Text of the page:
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scott   By Scott Lutostanski – Director of Academic Consulting

Getting work done at home or in study hall can sometimes seem impossible for students. The right strategies for working independently can come from anywhere. Below are three apps that students can use to improve focus when working.

This is an app that rewards the student for not using their phone. The student selects a set amount of time in 5 minute increments, say 20 minutes. Once the student hits start, a tree begins to grow. If the student makes it the entire 20 minutes without looking at the phone, a full tree will have grown, which can be added to a digital plot of land—a sort of arboretum of productivity. If the student exits out of the app, the app will send a reminder that the student has only a few seconds to get back into the app. If the student fails to return to the app, the tree dies. The app tracks progress with graphs and charts. It is a great tool to use at home or in study hall to keep students off their phones and avoiding distractions. Students accumulate points, can add friends, compete, and win rewards. The app is free, but the premium version is $2.

Flat Tomato
This app uses the pomodoro technique. This technique states that students should have time on task, take a break, and then return to work. Flat Tomato is a fancy, animated version of this concept. It allows students to create tasks and customize on task time and break time. For example, 20 minutes on and 5 minutes off. Or even 5 on and 1 off. The phone takes the student through the activity with a flash graphic. The app can also be used as a planning device. Students can schedule increments when they are going to do work in the future. Flat Tomato will give them a notification when it’s time to get started.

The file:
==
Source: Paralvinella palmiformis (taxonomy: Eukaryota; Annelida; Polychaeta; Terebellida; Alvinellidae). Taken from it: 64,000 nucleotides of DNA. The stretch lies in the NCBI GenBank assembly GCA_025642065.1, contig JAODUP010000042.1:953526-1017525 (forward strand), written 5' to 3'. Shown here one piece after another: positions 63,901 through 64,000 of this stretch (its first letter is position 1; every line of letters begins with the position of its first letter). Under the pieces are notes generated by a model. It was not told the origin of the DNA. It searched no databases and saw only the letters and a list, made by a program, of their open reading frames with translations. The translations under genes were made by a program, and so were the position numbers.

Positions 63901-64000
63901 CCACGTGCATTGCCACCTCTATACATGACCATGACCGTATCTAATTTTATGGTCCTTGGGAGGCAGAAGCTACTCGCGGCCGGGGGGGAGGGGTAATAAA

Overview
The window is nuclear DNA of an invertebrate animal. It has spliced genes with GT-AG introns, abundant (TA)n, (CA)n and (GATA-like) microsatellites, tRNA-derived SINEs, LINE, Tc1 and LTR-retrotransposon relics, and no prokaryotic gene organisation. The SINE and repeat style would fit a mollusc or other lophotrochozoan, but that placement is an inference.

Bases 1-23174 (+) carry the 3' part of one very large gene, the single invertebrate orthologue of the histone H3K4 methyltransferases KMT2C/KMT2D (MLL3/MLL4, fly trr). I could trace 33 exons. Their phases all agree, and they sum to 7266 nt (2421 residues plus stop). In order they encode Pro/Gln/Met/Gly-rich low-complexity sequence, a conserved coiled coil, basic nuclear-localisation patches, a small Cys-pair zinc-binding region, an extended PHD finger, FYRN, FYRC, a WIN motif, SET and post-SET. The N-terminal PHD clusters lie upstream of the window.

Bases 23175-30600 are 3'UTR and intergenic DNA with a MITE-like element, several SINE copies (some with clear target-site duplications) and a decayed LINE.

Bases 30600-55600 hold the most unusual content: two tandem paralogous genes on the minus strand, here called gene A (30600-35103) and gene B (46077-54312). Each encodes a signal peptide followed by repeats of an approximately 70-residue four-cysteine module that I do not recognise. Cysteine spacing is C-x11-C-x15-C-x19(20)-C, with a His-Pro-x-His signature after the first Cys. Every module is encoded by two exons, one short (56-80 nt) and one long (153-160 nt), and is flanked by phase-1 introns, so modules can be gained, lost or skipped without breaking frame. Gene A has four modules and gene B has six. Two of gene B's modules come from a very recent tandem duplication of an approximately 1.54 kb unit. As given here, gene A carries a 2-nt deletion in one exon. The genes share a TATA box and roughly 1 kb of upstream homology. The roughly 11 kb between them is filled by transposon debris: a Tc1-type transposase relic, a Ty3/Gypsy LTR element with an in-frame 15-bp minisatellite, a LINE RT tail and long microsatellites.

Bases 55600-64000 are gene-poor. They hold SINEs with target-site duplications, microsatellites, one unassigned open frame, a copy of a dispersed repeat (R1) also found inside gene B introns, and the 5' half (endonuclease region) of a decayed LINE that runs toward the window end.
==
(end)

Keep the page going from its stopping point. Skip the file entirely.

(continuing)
This is a Role Playing Game (RPG). Students create an avatar that earns points and rewards for creating lists and then finishing the tasks. As students complete work and earn points, they can purchase upgrades, gear, and skills for their avatar. They can then battle against other users on the app. Students are able to play individually or join teams that can then have wars against other teams. The whole premise of the app is to get students to create lists, plan, and complete tasks. For students that are into RPG’s, this app can be very effective in motivating and improving focus.

All apps usually come with a few caveats. Students are sometimes able to manipulate them in some way. Often times, an app can either be a huge success or a big flop with a student. When using apps, it’s important to find ones that will be effective for the student and develop good habits over time.

If you are interested in learning more about how your student can improve executive functioning skills, click here to sign up for one of my Galin Chats next week at our Madison offices.


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